Yes, that’s a Sony mirrorless camera – the Sony a7ii (B&HAmazon). It’s mine. No, I didn’t switch to Sony. I still use Nikon DSLRs as my main camera system, and I can’t see that changing in the foreseeable future. But I did buy this Sony A7ii. (I also bought a Fuji X-T20 as my walk-about camera.) But this Sony will be my “project” camera. I have a specific intent with it – to use any of the huge array of interesting vintage lenses. Some of these older lenses distinctive optical qualities – most often in how they render the out-of-focus areas in the background – i.e. the bokeh of these lenses are often quite unique. With that in mind, the Sony a7ii will be my ‘project’ camera.

You may wonder why I chose the Sony a7ii over the a7Sii or the a7Rii. My singular intent with the Sony mirrorless camera at this point, is to use various vintage lenses that have caught my fancy. I don’t need the video capabilities of the Sony a7Sii (affiliate), or the 42 megapixels of the Sony a7Rii (affiliate). I also don’t need the abundant mouth-watering spec of the new Sony A9 (affiliate). But I do need the in-camera stabilization, and the Sony’s ability to be adapted to vintage lenses. And 24 megapixels are more than enough for the vast majority of anyone’s photography needs. So the Sony a7ii was my choice.


Why Sony mirrorless are the perfect choice when vintage lenses:

  • The Sony A7 series can take adapters to any lens mount. So you can use Minolta MD lenses. Canon FD lenses.  Any of the M42 lenses. Pentax. Nikon. You name it – they are all adaptable to the Sony Alpha lens mount. z

Since there is no mirror-box, you have that entire length that’s missing, that can be taken up by the adapter. Which means any lens can focus to infinity. Any lens can fit, regardless of the camera’s throat diameter.

You might think the Fuji would be perfect for this as well. However, since the Fuji cameras are crop-sensor cameras, you lose much of the goodness of the vintage lenses. That crazy bokeh swirl or any distinctive optical quality of a lens, is now likely diminished. You really want that full-frame goodness with these older lenses.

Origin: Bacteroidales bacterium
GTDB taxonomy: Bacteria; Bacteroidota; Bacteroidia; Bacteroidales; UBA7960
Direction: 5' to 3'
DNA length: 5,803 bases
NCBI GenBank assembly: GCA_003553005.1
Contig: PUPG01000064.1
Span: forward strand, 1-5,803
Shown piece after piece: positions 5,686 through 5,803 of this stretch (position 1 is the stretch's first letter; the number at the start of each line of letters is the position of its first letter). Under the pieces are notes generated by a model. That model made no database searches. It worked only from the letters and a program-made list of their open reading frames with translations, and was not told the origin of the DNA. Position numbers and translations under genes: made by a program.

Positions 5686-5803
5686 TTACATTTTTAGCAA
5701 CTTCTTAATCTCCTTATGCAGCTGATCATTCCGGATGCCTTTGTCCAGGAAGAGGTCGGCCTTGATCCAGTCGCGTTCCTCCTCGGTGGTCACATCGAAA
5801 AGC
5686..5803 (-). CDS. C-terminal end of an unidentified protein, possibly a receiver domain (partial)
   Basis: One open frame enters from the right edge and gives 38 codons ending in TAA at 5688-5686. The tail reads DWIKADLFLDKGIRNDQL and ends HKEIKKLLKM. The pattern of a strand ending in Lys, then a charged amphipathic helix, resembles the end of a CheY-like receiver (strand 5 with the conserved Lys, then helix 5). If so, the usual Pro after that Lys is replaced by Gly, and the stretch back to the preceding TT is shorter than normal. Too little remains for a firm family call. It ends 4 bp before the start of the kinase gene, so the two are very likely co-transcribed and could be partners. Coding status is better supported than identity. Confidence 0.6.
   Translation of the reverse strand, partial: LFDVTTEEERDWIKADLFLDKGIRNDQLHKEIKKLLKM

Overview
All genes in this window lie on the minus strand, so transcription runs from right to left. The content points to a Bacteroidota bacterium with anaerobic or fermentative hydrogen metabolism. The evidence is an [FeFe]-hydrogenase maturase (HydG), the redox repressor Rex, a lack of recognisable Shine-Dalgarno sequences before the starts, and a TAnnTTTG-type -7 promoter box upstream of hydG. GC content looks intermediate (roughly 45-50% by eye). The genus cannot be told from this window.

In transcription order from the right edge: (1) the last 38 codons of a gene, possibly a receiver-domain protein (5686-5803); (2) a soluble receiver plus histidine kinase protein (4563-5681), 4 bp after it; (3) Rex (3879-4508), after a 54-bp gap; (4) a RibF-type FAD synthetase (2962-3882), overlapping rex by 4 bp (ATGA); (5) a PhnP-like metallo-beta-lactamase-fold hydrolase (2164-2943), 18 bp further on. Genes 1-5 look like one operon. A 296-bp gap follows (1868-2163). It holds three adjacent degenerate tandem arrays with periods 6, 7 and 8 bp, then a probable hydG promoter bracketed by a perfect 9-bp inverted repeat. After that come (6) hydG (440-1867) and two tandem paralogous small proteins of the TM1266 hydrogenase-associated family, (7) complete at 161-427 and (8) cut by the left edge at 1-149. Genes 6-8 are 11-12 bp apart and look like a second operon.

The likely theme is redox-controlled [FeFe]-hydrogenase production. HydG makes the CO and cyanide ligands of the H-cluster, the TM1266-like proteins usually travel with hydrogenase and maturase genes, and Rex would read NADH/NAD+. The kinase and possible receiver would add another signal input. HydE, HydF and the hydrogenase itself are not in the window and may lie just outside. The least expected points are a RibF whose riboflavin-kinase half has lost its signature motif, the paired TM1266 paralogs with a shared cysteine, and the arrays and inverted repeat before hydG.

• Focusing with the Sony A7+ series is perfectly suited for manual focus lenses. Much more so than Nikon or Canon DSLRs.

You can move the focusing sensor where you want to focus on, and then tap a button to zoom in immediately to fine-tune focus. Doing this via the Live-view on a DSLR is awkward and slow in comparison to how the Sony (and Fuji) cameras handle it. This is also explained in an earlier article here: Fuji x100s – manual focus mode.

  • Built-in stabilization from the A7ii / A7Sii / A7Rii series onwards. That means any lens will now benefit from stabilization.



Pentax-SMC 28mm f/2

I have the Pentax-SMC 28mm /f2 mounted to the Sony body in the photo at the top. It is quite a rare lens , and has an interesting back-story to its origins. In the early 70’s Zeiss reached out to the Japanese manufacturers to make use of the lower manufacturing costs. The Zeiss 28mm ‘Hollywood’ Distagon was designed by a Zeiss legend, Dr Erhard Glatzel. The design involved a floating element that allowed the lens to focus really close. Distortion was also kept to a minimum.During the year they collaborated with Pentax, the Zeiss 28mm f/2 Distagon also appeared as this Pentax lens!

The story is told in this article – $60 Pentax that’s actually a $800 Zeiss by designer of Stanley Kubrick’s NASA glass – except that this Pentax lens now fetches 10x more than just $60, more or less matching the price you’d pay for the actual Zeiss lens.

I had my eye on this lens for a long while, and finally managed to snag a mint copy on eBay. I was curious how this lens would perform, and then I also wanted the lens as a collectible.



This is the lens that I took with an a first outing with the Sony a7 II to New York. I wandered around, including a visit to the area around One World Trade Center. Most of the images were shot at f/2 and a few at f/2.8 … and then at f/8 for the last image shown here, for which I needed the added depth-of-field.

What intrigued me was that I could see a difference in how the background was rendered when I focused on something really close to me in the foreground at an f/2 aperture. There was a painterly quality to the photographs. This lens was also superbly sharp at the widest aperture! Kinda what you’d expect from a Zeiss design.

(Click on the images for a larger version.)